A federal judge in New York has sentenced a Florida fossils dealer to three months in prison for smuggling a 70-million-year-old Tyrannosaurus skeleton out of Mongolia.
Eric Prokopi (proh-KAHP’-ee) of Gainesville also must serve three months in community confinement.
The government said Prokopi smuggled the bones from the Gobi Desert into the U.S. and then assembled them.
The skeleton was sold by Dallas-based Heritage Auctions for more than $1 million. The government said the dinosaur skeleton was mislabeled as reptile bones from Great Britain. The deal was suspended.
The skeleton has been returned to Mongolia. (source)
A Florida art dealer is facing heavy fines and possible prison time in connection with an ancient artifact smuggling case.
Francois B. Lorin, 74, of Winter Park, was hit with obstruction of justice charges after he forged documents in an attempt to legitimize an illegal shipment of ancient Chinese objects, federal authorizes allege.
The artifacts in question are hundreds, even thousands of years old. They include Neolithic amulets, a gold and silver inlaid container and a bronze mirror elaborately decorated with fish and birds, according to court documents. Read more.
LIMA, Peru — Gladiz Collatupa, an archaeologist, once stashed six mummies at her parents’ house for safe keeping. That was when she dug for artifacts in the dirt of Peru, rich with the leavings of past cultures like the Inca and the Moche. Now she digs through packages at the post office instead, searching for ancient treasure being smuggled out of the country.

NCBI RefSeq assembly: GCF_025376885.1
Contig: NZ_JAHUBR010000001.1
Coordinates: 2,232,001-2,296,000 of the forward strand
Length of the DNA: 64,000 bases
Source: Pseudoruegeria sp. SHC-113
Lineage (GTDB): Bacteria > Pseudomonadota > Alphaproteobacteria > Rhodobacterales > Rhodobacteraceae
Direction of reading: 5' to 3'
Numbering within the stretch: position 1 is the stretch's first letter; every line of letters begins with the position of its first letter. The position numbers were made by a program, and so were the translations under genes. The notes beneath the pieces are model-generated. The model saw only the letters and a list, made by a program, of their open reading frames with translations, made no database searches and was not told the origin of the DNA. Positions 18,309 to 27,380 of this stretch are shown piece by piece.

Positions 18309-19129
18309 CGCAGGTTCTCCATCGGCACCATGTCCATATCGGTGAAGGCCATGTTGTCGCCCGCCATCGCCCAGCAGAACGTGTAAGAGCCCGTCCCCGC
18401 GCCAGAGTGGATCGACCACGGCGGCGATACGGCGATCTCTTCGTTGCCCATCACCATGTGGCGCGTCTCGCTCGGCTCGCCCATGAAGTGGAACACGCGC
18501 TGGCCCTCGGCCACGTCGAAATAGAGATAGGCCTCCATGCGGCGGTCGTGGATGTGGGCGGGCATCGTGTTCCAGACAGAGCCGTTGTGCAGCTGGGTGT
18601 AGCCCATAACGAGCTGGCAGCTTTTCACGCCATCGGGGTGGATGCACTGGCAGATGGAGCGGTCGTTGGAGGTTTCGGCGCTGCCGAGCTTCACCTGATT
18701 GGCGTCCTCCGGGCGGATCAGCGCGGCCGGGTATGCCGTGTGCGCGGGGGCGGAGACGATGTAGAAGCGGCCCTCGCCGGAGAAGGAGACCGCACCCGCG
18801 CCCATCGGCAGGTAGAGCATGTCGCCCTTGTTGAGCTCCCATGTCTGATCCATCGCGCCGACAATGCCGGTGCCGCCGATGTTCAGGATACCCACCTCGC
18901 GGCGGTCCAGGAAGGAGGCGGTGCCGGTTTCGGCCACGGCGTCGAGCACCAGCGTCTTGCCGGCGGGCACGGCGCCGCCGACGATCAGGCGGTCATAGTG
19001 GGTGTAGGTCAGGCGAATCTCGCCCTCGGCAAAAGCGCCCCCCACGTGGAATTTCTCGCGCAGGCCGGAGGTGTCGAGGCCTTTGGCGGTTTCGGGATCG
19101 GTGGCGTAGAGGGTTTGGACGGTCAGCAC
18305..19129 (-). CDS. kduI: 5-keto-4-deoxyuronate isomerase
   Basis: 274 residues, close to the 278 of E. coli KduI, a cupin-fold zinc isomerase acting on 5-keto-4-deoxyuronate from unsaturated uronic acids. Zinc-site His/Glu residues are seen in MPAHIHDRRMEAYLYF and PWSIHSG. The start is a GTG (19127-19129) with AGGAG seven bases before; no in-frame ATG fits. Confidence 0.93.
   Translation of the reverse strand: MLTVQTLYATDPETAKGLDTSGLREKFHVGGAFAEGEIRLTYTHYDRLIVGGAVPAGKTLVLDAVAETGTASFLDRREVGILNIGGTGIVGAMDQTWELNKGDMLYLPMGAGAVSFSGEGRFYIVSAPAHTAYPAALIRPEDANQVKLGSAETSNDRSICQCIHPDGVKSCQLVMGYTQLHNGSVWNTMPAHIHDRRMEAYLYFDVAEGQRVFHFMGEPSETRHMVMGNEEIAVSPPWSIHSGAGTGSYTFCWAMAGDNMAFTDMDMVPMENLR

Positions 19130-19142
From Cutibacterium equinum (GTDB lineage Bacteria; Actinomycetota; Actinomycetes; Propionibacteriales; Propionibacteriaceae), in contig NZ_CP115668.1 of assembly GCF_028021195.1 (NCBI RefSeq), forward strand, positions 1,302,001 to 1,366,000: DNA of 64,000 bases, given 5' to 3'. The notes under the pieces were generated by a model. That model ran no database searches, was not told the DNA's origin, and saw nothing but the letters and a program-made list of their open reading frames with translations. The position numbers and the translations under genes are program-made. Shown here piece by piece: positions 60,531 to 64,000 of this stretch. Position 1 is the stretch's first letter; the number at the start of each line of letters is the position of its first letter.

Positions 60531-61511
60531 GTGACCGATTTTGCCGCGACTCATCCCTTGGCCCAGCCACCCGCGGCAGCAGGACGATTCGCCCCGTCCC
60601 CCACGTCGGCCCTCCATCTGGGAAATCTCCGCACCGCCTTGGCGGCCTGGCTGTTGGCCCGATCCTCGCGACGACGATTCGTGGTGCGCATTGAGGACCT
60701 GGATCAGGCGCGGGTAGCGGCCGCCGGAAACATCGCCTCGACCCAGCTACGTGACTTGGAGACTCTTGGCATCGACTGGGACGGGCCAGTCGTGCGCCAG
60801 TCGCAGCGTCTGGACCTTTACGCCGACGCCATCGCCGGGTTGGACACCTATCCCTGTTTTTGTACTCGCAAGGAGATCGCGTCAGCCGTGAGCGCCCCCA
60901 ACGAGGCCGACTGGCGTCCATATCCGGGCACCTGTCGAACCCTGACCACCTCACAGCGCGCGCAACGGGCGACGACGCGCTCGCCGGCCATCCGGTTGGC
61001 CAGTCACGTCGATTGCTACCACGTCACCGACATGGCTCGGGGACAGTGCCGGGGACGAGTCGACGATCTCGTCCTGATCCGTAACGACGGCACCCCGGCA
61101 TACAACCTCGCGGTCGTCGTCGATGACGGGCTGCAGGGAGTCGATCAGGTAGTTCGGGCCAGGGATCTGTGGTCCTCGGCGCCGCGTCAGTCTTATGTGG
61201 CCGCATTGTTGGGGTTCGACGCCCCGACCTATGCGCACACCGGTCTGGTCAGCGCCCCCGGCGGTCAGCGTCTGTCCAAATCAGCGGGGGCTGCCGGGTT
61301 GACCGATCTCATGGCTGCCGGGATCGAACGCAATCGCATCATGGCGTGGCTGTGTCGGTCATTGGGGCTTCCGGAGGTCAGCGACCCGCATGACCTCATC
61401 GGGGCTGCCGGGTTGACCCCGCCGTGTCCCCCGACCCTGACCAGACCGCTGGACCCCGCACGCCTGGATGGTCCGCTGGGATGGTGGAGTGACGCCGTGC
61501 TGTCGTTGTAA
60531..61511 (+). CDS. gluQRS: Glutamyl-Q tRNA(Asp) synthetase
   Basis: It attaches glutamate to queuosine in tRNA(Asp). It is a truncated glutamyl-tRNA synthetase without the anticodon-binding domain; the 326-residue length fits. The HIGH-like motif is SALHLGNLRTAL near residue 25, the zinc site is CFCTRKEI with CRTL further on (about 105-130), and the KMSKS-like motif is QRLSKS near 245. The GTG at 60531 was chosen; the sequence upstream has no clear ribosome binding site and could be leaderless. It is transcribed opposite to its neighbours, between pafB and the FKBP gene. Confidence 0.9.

Ms. Collatupa and a colleague, Sonia Rojas, an art historian, are a pair of Indiana Joneses in reverse. Instead of swashbuckling around the world looting ruins, they try to keep Peru’s ancient riches from being spirited out of the country by mail.
“With less danger,” noted Ms. Rojas, a petite woman in glasses with a keen interest in colonial Peruvian paintings. She wears a khaki vest with a large button that says, “I defend my cultural heritage.” Read more.
Agents seize art from a Madison Avenue gallery owner, saying evidence could unravel the biggest antiquities smuggling network identified since the 1990s.
Federal agents have seized an estimated $100 million in art over the last two years from a prominent Manhattan antiquities dealer they describe as one of the most prolific antiquities smugglers in the world.
Subhash Kapoor, a 64-year-old American citizen, awaits trial in India, where he is accused of being part of an antiquities smuggling ring that American and Indian investigators say spanned continents. U.S. authorities have issued their own arrest warrant for Kapoor, saying they have evidence he supplied stolen art to leading museums around the world.
In a series of raids on his Manhattan gallery and storage facilities last year, investigators with Immigration and Customs Enforcement seized dozens of artifacts along with Kapoor’s business records. Read more.